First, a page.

Race Car Roger led the convoy of 10 vehicles (terrible car-pooling with far too many singles) from Finn Slough back out the farm roads and around to where the Dyke Road resumes further west along the river.  Of course we got lost, but finally found Roger at the Dog Walk Park at the end of No. 3 Road. He was unconcerned as he set up his scope on a Red-throated Loon. Ken fed the hundreds of Pigeons which thrilled no one, while others looked at a Buteo on a tower on Kirkland Island that may have been a Rough-legged Hawk (or an immature Bald Eagle). We continued west, Roger losing us again, but we met up at the Steveston Waterfront Park with the heritage fishing buildings, homes and museums. Lots of construction here, but a fascinating walk along the boardwalk. Among the old pylons in the harbour were a Pied-billed Grebe, Gadwall and Green-winged Teal. Four Northern Flickers together in one tree was photogenic. We met local artist Alanna Victoria Hanson here, sitting at a picnic table in the middle of doing one of her renowned “storytelling” paintings. We will anxiously look forward to seeing the finished version of her forest/Bald Eagle/Georgia Strait map montage.


Approaching 11 a.m., we tried, in vain again, to follow Roger through Steveston to Point Garry Park. We eventually all got there, except Illusive Colin who must have given up. It was warm and sunny as we strolled the circle trail past the Fisherman’s Memorial. Lots of water in the centre where the kite flyers operate in the Summer. Wigeons, including a number of Eurasian Wigeons were there, undisturbed by one weird Kite Flyer being pulled on his home-made two wheeled cart. He quit after getting stuck in the mud several times. Killdeer were there too, and we saw flocks of Brewer’s Blackbirds in the bushes (some hoped they were Brown-headed Cowbirds). Interestingly, there was a big flock of Snow Geese (several hundred) lounging on and around the path as we made the circle. They were unperturbed by us with no fear of humanity. A Red-tailed Hawk and Northern Harrier were in the marsh, as were about 50 Trumpeter Swans spread out along the shoreline. We were blanked on PB Lorna’s Kingfisher, but a nice Hooded Merganser was in the slough, giving us our third Merganser species for the day. We saw several Great Blue Herons too, and some of us wondered where they will nest, since the Tsatsu Shores Heronry doesn’t seem to be used this year, yet.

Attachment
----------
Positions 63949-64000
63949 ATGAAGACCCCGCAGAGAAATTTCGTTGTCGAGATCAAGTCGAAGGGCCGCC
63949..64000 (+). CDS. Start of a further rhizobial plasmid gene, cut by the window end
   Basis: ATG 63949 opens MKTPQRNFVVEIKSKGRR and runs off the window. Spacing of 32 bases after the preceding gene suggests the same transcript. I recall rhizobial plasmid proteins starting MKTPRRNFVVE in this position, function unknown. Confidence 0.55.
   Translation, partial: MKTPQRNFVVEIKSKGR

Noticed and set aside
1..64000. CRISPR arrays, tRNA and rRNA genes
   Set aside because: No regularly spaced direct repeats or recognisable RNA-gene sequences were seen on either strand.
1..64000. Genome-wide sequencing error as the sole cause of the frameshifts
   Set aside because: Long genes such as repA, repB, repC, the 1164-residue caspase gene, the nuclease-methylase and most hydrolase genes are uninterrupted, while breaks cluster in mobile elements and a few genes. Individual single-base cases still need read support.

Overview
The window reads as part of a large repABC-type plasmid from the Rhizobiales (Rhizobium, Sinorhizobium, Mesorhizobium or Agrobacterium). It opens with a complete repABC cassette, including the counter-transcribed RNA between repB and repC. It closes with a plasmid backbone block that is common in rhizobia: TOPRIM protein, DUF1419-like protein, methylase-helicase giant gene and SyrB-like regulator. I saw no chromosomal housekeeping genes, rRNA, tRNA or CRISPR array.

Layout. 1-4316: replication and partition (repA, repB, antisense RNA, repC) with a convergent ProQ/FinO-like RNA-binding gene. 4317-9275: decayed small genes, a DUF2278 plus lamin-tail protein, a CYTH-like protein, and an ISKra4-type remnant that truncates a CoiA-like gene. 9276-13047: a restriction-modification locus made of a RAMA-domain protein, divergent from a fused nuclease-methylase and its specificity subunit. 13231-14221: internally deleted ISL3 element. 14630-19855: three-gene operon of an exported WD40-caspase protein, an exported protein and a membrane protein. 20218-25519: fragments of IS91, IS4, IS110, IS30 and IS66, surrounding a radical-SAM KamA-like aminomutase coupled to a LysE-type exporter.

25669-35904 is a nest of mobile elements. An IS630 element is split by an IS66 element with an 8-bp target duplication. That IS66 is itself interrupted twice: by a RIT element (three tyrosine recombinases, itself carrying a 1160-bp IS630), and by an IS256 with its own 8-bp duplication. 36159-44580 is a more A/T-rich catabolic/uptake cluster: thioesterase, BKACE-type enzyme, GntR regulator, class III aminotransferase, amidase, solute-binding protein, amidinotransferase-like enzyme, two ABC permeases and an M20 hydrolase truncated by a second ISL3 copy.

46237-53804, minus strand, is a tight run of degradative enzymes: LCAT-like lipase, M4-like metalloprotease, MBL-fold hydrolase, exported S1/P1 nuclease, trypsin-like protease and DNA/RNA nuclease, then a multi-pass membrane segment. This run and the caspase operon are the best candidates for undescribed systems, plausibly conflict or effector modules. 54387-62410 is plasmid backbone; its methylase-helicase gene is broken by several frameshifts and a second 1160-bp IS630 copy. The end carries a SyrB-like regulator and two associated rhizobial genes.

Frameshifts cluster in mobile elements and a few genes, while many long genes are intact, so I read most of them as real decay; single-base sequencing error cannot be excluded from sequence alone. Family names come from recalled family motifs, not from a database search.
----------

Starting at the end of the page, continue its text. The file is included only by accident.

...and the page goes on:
Approaching noon, after heated discussion, 12 of us (see photo) decided to go to O’Hare’s Pub on Steveston Highway. The array of food choices (our aristocrat Glen had shrimp cocktail and ale) was only exceeded by the 20 varieties of beer on tap. Ken loved his Guinness, but I was very pleased with my shepherd’s pie and two pints of the house lager (of course on special). It was another glorious DNCB outing.


Next Wednesday (not Tuesday), March 14, is our quarterly Birds on the Bay outing. We will meet at and leave historic Cammidge House at 9 a.m. on our 2 ½ hour walk in Boundary Bay Regional Park, returning to CH at 11:30 a.m. for the famous Delta Nats Ladies’ Goodies. For more info, reports and photos, check out our website at: As always, your comments appreciated. Cheers: Tom


Tom Bearss, President, Delta Naturalists Society